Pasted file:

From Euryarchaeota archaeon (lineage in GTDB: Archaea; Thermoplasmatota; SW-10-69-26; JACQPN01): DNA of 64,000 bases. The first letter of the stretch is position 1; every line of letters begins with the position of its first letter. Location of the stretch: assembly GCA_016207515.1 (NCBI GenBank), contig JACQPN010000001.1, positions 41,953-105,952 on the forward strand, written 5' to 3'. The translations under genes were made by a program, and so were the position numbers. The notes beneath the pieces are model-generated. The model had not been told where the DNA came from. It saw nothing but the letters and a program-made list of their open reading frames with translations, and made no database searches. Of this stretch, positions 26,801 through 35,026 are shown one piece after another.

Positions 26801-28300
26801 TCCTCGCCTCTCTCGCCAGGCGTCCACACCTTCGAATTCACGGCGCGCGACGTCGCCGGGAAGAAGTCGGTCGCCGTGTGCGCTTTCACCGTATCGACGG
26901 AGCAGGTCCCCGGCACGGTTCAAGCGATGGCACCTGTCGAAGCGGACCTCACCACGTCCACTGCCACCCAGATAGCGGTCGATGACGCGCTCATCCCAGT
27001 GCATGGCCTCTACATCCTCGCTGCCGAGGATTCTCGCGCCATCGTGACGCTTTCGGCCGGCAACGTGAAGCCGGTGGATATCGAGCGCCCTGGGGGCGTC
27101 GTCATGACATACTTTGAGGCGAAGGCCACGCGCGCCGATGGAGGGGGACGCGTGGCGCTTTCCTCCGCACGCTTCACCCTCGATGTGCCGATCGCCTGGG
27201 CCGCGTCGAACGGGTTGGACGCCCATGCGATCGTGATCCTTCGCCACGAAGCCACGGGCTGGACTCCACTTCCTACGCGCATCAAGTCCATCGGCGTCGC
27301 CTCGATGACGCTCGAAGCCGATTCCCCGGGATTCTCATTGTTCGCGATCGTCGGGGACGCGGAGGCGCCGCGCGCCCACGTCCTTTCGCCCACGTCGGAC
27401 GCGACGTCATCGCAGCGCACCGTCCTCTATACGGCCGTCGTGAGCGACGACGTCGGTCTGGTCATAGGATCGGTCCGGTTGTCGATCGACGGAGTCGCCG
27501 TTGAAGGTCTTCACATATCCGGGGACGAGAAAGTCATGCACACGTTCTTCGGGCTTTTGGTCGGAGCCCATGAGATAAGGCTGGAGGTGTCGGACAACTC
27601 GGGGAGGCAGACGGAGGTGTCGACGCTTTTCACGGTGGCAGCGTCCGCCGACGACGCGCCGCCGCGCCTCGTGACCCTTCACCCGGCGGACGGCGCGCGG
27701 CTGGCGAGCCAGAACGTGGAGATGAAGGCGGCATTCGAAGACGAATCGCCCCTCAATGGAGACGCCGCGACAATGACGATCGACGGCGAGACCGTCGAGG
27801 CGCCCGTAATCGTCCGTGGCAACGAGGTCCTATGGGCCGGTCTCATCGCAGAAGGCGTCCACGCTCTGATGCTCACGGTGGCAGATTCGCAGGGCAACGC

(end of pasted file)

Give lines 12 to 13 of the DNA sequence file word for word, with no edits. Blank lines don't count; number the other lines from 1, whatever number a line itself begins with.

27701 CTGGCGAGCCAGAACGTGGAGATGAAGGCGGCATTCGAAGACGAATCGCCCCTCAATGGAGACGCCGCGACAATGACGATCGACGGCGAGACCGTCGAGG
27801 CGCCCGTAATCGTCCGTGGCAACGAGGTCCTATGGGCCGGTCTCATCGCAGAAGGCGTCCACGCTCTGATGCTCACGGTGGCAGATTCGCAGGGCAACGC